Immunologic Research

, Volume 25, Issue 2, pp 97–113

Transcytosis and catabolism of antibody

  • Victor Ghetie
  • E. Sally Ward

DOI: 10.1385/IR:25:2:097

Cite this article as:
Ghetie, V. & Ward, E.S. Immunol Res (2002) 25: 97. doi:10.1385/IR:25:2:097


This review describes the evolution of our knowledge of the transmission of immunoglobulin G (IgG) from mother to infant and the factors which regulate the persistence of IgG in the circulation. These apparently unrelated processes involve the same Fc receptor, FcRn (n=neonatal). FcRn appears to carry out these diverse roles by binding to IgG and then either transporting the bound IgG across cells (transcytosis) or recycling its cargo back to the cell surface (control of catabolism). IgG that is taken up by cells in the absence of binding to FcRn undergoes degradation. Thus, FcRn is the “protective” receptor that servesto maintain IgG homeostasis and deliver IgGs across cellular barriers.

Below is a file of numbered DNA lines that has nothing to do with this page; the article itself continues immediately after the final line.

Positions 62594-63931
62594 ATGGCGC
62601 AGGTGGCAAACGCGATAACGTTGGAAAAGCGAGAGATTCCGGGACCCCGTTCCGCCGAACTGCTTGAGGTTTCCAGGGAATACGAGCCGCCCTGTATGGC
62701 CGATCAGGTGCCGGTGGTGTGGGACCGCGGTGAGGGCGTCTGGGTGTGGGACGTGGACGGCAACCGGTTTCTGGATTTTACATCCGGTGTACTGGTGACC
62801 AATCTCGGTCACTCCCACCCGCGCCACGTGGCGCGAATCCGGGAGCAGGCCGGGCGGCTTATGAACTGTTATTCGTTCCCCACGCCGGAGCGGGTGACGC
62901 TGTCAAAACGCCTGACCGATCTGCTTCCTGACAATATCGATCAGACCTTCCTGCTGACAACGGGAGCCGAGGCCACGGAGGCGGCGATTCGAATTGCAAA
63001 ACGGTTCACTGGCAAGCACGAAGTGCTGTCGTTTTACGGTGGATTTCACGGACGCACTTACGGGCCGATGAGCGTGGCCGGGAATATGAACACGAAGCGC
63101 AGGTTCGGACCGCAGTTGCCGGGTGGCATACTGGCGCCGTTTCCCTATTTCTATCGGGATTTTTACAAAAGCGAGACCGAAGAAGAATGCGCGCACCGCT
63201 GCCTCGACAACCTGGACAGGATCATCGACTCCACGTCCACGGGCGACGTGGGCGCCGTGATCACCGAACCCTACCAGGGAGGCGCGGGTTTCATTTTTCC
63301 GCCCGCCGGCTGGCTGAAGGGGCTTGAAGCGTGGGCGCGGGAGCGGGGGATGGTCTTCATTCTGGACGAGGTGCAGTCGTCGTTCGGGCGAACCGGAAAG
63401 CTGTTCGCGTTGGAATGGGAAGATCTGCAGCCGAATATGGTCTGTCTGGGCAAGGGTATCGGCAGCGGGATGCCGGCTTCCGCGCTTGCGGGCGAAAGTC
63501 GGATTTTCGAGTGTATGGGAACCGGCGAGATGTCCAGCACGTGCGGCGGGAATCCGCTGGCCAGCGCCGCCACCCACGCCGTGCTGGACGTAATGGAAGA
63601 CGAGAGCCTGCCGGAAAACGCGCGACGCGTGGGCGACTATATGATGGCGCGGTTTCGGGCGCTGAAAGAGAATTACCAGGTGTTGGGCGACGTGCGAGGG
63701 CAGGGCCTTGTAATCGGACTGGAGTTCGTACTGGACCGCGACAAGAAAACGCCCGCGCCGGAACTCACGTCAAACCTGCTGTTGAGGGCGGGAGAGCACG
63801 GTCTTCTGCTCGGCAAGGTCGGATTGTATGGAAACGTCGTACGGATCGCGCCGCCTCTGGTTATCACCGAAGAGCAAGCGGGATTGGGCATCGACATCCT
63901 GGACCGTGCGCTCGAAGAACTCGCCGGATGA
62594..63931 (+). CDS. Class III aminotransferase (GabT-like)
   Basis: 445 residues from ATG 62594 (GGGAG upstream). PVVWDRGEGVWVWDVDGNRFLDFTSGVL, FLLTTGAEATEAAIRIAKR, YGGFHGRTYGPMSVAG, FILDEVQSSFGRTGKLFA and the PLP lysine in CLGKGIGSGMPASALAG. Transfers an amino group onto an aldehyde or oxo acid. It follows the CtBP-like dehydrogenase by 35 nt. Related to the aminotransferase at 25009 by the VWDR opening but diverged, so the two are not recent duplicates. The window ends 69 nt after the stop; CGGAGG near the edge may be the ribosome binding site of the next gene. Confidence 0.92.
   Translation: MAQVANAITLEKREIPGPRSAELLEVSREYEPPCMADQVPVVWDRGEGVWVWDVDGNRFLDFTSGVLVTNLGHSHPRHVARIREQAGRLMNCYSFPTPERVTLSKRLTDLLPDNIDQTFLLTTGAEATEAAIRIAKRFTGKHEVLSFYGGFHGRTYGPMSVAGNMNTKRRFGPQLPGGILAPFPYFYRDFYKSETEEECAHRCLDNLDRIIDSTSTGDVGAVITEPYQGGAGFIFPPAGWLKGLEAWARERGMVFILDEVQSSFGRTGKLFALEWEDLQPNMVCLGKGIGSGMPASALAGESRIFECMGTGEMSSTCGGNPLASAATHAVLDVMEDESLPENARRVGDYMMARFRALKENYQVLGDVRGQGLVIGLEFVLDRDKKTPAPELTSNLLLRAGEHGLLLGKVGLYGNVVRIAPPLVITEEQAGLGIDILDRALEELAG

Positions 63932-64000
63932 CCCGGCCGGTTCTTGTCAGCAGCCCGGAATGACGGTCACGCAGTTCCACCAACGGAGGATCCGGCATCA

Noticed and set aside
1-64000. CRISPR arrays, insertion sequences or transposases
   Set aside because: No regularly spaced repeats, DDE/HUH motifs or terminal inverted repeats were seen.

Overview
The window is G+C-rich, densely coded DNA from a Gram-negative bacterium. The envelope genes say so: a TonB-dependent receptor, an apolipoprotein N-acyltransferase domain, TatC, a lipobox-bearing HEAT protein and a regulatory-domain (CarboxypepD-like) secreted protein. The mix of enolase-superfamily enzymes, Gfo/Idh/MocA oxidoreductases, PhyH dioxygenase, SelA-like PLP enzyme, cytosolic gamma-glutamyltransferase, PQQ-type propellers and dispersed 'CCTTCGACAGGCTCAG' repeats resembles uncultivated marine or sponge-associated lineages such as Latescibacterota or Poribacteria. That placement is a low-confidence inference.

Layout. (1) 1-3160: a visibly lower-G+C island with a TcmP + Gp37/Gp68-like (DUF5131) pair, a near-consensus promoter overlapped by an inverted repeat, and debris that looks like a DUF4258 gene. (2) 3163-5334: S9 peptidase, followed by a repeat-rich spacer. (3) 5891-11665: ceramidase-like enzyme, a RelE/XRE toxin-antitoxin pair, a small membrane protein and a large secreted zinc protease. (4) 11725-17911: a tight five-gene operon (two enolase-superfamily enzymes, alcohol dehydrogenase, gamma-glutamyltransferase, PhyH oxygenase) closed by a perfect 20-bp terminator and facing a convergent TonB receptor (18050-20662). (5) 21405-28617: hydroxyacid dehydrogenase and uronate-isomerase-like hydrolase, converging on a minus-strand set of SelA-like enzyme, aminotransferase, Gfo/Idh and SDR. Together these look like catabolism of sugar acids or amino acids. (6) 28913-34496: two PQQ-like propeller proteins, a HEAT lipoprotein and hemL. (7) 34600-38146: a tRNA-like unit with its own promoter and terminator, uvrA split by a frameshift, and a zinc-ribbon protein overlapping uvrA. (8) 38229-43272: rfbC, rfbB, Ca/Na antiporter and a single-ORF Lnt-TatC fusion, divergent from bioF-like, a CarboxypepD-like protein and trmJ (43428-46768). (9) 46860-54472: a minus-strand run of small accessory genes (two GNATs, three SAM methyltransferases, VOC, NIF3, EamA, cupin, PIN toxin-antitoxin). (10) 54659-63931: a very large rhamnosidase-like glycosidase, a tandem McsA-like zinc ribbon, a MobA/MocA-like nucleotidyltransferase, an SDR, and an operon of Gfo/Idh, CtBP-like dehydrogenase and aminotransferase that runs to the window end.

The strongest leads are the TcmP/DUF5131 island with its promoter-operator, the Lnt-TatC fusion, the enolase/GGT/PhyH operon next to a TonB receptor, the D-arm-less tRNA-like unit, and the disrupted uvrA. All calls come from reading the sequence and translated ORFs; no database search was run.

Key Words

TranscytosisCatabolismAntibodyImmunoglobulin GFc receptorNeonatal Fc receptor

Copyright information

© Humana Press Inc. 2002

Authors and Affiliations

  • Victor Ghetie
    • 1
  • E. Sally Ward
    • 1
    • 2
  1. 1.Cancer Immunobiology CenterUniversity of Texas Southwestern Medical CenterDallas
  2. 2.Center for ImmunologyUniversity of Texas Southwestern Medical CenterDallas